Leftist Pressure Against Ariel Conference

Radical 'Gush Shalom' says participation in criminology conference violates international law.

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INN Staff, | updated: 19:29

Ariel U
Ariel U
Israel news photo


Radical leftist group Gush Shalom is trying to sabotage a conference of criminologists that will take place on May 30 and 31. The first day of the conference will be held at Ariel University Center in Samaria, a location in which ultra-leftists believe Jews should not live or study freely. 
Gush Shalom's spokesperson, Adam Keller, sent identical letters to the academicians who are slated to participate in the conference on May 30, in which he stated that Ariel was built on "occupied territory" and repeats the ultra-leftist contention that Israel's communities in Judea and Samaria were built in contravention of international law.
The conference, which will deal with female criminals and the way they are treated by the law enforcement system, is called "Pink Crime: Women, Crime & Punishment." It is a collaborative effort by the Ariel University Center of Samaria's Department of Criminology and Netanya Academic College School of Law. 
Prominent Israeli jurists including Nitzana Darshan-Leitner of Shurat HaDin and Prof. Talia Einhorn have explained that Israel is completely within its legal rights when it settles Judea and Samaria with Jews.
"According to international law," Einhorn has said, "Israel has full right to try to populate the entire Land of Israel with dense Jewish settlement, and thus actualize the principles set by the League of Nations in the original Mandate Charter of San Remo in 1920. At that time, the mandate for the Land of Israel was granted to the British, and the introduction to the mandate charter states clearly that it is based on the international recognition of the historic ties between the Jewish People and the Land of Israel."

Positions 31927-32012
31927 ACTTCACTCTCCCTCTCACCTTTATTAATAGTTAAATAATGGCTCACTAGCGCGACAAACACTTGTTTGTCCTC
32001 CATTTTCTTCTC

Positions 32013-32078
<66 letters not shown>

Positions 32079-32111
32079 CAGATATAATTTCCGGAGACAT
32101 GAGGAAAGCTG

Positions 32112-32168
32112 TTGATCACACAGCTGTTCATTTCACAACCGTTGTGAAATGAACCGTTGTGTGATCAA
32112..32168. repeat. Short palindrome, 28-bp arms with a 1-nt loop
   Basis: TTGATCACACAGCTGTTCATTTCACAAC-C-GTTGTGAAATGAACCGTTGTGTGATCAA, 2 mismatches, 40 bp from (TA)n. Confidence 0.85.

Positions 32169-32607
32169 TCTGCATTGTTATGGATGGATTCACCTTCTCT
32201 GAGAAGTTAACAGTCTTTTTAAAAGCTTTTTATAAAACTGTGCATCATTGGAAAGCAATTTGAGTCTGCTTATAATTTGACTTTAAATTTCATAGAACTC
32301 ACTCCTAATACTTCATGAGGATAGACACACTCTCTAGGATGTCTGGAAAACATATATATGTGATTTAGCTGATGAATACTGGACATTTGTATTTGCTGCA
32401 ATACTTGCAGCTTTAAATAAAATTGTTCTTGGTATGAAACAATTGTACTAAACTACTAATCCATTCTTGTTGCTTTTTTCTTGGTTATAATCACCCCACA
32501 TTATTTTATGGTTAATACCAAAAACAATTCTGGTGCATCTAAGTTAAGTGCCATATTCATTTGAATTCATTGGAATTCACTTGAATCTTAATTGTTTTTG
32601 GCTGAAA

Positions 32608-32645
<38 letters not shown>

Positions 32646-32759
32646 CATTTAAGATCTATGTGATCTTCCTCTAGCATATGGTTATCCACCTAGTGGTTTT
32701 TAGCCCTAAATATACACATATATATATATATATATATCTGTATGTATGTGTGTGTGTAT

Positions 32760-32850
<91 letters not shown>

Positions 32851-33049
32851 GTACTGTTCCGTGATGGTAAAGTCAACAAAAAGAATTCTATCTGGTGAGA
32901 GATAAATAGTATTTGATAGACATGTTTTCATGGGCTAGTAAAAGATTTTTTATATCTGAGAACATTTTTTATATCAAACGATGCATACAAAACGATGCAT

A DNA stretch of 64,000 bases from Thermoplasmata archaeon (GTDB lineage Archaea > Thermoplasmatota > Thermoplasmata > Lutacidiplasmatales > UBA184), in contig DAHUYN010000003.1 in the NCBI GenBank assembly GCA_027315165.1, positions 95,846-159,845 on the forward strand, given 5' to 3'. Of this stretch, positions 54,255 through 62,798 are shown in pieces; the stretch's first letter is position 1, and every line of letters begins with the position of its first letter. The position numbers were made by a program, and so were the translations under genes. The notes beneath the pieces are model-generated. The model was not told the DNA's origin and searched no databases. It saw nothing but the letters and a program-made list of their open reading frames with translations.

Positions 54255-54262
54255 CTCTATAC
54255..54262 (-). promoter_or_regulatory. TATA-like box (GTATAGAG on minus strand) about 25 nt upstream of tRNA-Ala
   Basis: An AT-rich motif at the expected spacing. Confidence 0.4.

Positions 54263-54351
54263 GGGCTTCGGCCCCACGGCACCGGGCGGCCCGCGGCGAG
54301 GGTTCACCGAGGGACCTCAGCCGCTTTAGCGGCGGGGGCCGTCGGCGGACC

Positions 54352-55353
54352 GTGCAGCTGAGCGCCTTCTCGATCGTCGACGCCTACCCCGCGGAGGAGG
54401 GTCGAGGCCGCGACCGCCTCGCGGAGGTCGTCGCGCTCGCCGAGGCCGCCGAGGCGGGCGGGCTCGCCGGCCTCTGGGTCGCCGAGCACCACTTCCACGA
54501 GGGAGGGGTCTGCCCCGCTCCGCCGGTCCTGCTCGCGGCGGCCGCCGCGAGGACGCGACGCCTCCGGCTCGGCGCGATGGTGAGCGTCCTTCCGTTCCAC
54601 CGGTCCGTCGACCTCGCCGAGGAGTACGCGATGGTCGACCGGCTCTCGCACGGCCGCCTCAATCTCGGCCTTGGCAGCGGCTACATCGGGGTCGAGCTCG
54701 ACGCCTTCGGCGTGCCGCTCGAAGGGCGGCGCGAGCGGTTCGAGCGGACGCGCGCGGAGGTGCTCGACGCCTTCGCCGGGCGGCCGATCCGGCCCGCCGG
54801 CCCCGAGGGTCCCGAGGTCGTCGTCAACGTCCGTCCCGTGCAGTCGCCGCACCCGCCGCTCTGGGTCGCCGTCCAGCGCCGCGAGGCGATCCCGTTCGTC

"Up until 1948," Einhorn explained, "Judea, Samaria and Gaza were a part of the British Mandate. In the 1948 War of Independence, Egypt illegally grabbed the Gaza Strip, and Jordan took Judea and Samaria, the 'West Bank.' Egypt did not claim sovereignty in Gaza, but Jordan deigned, in 1950, to annex Judea and Samaria. This annexation was not recognized by international law. The Arab nations objected to it, and only Britain and Pakistan recognized it - and Britain did not recognize the annexation of eastern Jerusalem. In 1967, after the Six Day War, these territories - which were originally meant for the Jewish Nation's National Home according to the Mandate Charter - returned to Israeli control." 
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